When we need books, soap, diapers, electronics — pretty much anything — many of us head to Amazon.com to do our shopping. And when Amazon Prime Day comes around — the day every year when the retail giant marks down many of its most popular items — the deals can be hard to resist. (Really, really hard!) And although the deals might be enticing, for some things, you may be better off shopping elsewhere.
“Partly because of the fear of missing out, consumers risk making compulsive, financially counterproductive purchases as the buzz over Prime becomes a roar,” says Mark Hamrick, senior economic analyst at Bankrate.com. Clicking the “buy now” button can provide that rush, but “longer-lasting regrets can follow upon realizing the item wasn’t necessary and personal financial goals are one casualty.”
We all know that rush, right? Even while writing this story, I’m trying to resist buying an electronic door lock that’s on sale today! The button is just so tempting, and that lock can be to me in just two days!
But as Hamrick says, “Only seriously consider purchasing if you have already done homework with price comparisons, both online and at brick-and-mortar destinations, and only click ‘add to cart’ or ‘buy now’ if it’s an item that you really need and can afford and otherwise planned to buy.”
Sigh. Looks like I’ll be unlocking my door the old-fashioned way for now.
But one thing is crystal clear: We customers are dropping a load of cash on Amazon all the time. In just the first quarter of 2019, we spent $60 billion on the site.
In many cases, it isn’t a bad idea to shop on Amazon. Savings.com examined the prices of roughly 1,500 new products priced $10 or more, and found that about half of the time, Amazon did, in fact, have the best price (which is pretty good, considering that it compared Amazon’s prices to those of 5,000 other retailers). In particular, Amazon tended to have the best prices on digital downloads like books, inexpensive items (things under $10, which were excluded from the survey) and on items you buy in bulk, says Meghan Heffernan, former spokesperson for Savings.com — which is a lot of what we buy on the site.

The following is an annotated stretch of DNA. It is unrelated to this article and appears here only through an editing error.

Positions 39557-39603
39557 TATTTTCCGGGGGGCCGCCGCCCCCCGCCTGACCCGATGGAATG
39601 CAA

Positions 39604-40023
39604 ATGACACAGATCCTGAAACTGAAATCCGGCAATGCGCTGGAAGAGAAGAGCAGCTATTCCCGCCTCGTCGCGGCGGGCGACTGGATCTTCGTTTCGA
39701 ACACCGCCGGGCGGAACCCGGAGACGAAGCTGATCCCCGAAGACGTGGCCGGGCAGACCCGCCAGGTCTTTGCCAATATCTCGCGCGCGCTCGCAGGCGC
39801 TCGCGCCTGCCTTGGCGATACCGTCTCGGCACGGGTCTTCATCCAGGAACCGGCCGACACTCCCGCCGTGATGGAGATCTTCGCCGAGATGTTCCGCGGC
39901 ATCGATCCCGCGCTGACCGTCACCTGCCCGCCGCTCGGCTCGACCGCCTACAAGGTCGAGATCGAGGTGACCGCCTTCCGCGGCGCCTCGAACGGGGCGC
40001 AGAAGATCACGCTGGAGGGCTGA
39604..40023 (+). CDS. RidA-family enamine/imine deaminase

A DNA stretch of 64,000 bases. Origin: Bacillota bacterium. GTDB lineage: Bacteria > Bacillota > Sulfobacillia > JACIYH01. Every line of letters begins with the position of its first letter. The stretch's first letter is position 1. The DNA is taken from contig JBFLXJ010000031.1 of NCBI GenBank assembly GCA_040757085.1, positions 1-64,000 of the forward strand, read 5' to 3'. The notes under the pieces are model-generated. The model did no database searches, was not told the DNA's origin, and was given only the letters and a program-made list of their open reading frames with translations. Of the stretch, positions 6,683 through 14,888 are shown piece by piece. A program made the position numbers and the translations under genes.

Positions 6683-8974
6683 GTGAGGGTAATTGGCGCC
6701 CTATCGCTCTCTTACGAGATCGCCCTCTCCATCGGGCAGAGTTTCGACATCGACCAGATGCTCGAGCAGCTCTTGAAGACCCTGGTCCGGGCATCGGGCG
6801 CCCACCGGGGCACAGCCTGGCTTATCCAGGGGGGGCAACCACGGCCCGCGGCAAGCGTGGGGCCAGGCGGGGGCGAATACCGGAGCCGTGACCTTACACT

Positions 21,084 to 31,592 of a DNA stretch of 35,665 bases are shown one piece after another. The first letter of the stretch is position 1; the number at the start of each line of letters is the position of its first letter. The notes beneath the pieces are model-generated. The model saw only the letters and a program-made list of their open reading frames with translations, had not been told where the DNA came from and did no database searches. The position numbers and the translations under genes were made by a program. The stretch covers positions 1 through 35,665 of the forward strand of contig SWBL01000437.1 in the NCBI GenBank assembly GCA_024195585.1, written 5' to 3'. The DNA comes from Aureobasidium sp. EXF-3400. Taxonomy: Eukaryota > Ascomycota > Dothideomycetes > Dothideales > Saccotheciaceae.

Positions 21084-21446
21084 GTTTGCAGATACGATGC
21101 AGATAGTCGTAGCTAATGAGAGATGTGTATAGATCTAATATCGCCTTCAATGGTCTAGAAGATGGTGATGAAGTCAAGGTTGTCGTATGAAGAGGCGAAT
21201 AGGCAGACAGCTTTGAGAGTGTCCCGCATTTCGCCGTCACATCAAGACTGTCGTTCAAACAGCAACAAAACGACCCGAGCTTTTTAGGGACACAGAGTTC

There’s also the issue of shipping. For $119 a year, Amazon gives its standard Prime members free two-day shipping.
But sometimes, Amazon’s prices aren’t the best, according to the analysis by Savings.com. Here are a few of those items.
Items over $100
“For more expensive, bigger ticket items, you have a better chance of finding a better deal off Amazon,” explained Seth Barnes, former director of marketing for Savings.com. The analysis found that on these items, you had a 70 percent chance of finding the item for less at another online store. Items that the Savings.com analysis found for significantly less than Amazon’s listed price included some home-improvement items like power tools and kitchen purchases such as a microwave and blender.
Another category where Amazon often had less-than-stellar prices was in electronics like televisions and laptops, the Savings.com data revealed; showing that you could get a better price elsewhere on electronics 58 percent of the time. Sometimes, this is because electronics retailers (relatively) often have get-them-in-the-door/site teaser rates for big-ticket items that are great deals — with the hope that this will get you to buy the item from them, along with some higher margin purchases as well.
“Photography stands out (as not being as low-priced on Amazon), especially as you get into more expensive cameras and equipment,” says Heffernan. Indeed, the deepest discounts compared to Amazon were found in this category, the data revealed. Heffernan says this is largely due to the fact that speciality photography retailers — facing stiff competition in today’s camera phone world — are “making a big effort to be competitive.”
There are surely deals found on these kinds of items on Amazon. Plus, this study only looked at just a single day of Amazon pricing, and since the retailer frequently changes its pricing, it may be worth it for consumers to check prices even on expensive things like electronics and photography supplies there.
Amazon is often just what it claims to be: low-priced. Throw in an existing Prime membership, and that may be particularly true for some.
Still, we can’t assume it always has the lowest prices, particularly on items over $10. Use a browser plug-in if you don’t feel like comparison shopping. Be sure to consider shipping costs as well (look for coupons on FreeShipping.org) and factor in whether a Prime membership might be worth it to you.
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This story was updated on July 15, 2019.